Installing a metal roof qualifies homeowners for a $500 tax credit

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Metal roofing is a smart investment that can pay off big in the long run

Replacing a roof is one of the most expensive home repairs, and most homeowners have to do it every 20 years or so -- unless they have a metal roof. Opting for metal over other types of roofing comes with a wide range of benefits, and now there’s one more.

Homeowners who add a metal roof to their primary residence (or who did so in 2015) are eligible for a $500 tax credit. Why else might you consider making the switch to metal?

It’s low-maintenance

The tax credit is a nice incentive, but it seems homeowners were on board with metal roofing even before it offered a literal payoff. Metal roofing has seen a dramatic rise in popularity over the past decade; it’s now the second most popular re-roofing product in the U.S.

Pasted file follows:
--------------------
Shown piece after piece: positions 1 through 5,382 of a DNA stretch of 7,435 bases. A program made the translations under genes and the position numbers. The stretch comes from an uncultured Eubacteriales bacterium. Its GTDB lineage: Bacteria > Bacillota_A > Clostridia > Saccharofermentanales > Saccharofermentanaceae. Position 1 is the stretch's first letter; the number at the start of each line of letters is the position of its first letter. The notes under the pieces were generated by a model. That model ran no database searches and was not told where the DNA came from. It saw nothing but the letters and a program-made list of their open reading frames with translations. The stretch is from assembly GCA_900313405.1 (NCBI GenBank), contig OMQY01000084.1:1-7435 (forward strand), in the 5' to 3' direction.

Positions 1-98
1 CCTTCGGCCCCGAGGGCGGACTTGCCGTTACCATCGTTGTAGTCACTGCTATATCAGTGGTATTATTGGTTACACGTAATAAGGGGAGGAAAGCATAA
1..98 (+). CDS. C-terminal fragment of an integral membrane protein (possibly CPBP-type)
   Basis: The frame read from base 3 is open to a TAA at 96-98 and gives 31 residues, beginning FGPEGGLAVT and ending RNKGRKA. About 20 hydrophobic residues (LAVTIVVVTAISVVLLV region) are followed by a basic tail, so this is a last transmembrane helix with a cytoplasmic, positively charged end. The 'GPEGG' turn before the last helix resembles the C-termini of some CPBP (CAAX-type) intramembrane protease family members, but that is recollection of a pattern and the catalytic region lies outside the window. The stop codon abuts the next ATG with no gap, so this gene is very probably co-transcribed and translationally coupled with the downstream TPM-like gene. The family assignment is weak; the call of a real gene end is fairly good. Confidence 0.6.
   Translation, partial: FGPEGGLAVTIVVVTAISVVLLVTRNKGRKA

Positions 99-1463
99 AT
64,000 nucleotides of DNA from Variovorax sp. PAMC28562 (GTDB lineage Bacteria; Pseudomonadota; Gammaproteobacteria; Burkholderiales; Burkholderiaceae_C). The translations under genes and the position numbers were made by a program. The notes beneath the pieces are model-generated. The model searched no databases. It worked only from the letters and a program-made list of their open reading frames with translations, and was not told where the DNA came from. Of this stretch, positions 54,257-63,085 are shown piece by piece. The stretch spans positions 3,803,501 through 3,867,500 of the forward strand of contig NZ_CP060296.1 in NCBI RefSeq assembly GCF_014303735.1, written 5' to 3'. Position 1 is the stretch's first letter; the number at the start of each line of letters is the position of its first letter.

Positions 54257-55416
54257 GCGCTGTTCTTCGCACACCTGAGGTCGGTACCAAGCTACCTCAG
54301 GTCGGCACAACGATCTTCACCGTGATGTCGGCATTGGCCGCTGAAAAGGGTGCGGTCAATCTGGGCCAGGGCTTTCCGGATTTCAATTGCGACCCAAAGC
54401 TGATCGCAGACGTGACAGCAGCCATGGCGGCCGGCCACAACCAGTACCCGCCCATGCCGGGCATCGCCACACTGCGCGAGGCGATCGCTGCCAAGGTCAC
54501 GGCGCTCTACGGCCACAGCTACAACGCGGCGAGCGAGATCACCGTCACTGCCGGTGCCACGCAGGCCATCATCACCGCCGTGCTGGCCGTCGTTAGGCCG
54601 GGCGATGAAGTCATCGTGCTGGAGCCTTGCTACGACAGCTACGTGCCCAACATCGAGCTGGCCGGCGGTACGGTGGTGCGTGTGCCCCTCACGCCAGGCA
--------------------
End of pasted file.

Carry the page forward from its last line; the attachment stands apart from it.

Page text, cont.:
Its rise to the top has been for good reason. It is a durable and long lasting material that is energy-efficient, fire-resistant, and can be installed quickly.

Metal roofs can also help you save on cooling bills. On hot, sunny days, the eco-friendly covering can reflect heat away from the house. During other seasons, its ability to shed water and snow will benefit homeowners.

Choosing metal roofing

If you're sold on metal and want to install it, the next question will be which type of metal to use. There are a few different types of metal to choose from, but most people go for steel or aluminum. Homeowners are smitten with these roofing materials because they’re economical, durable, and hold paint finishes well.

Aluminum comes with downsides, however. It’s a little more expensive and more susceptible to damage than steel. (It’s a soft metal that may dent more easily.) But it does beat steel in one category: aluminum won’t corrode the way steel can.

Considering making the switch to metal? Check out the Metal Roofing Alliance’s website to see which roofs qualify for the tax credit. From there, just ask your contractor to provide a copy of the Manufacturer Certification Statement. You'll need it when you file your taxes, along with IRS Form 5695.

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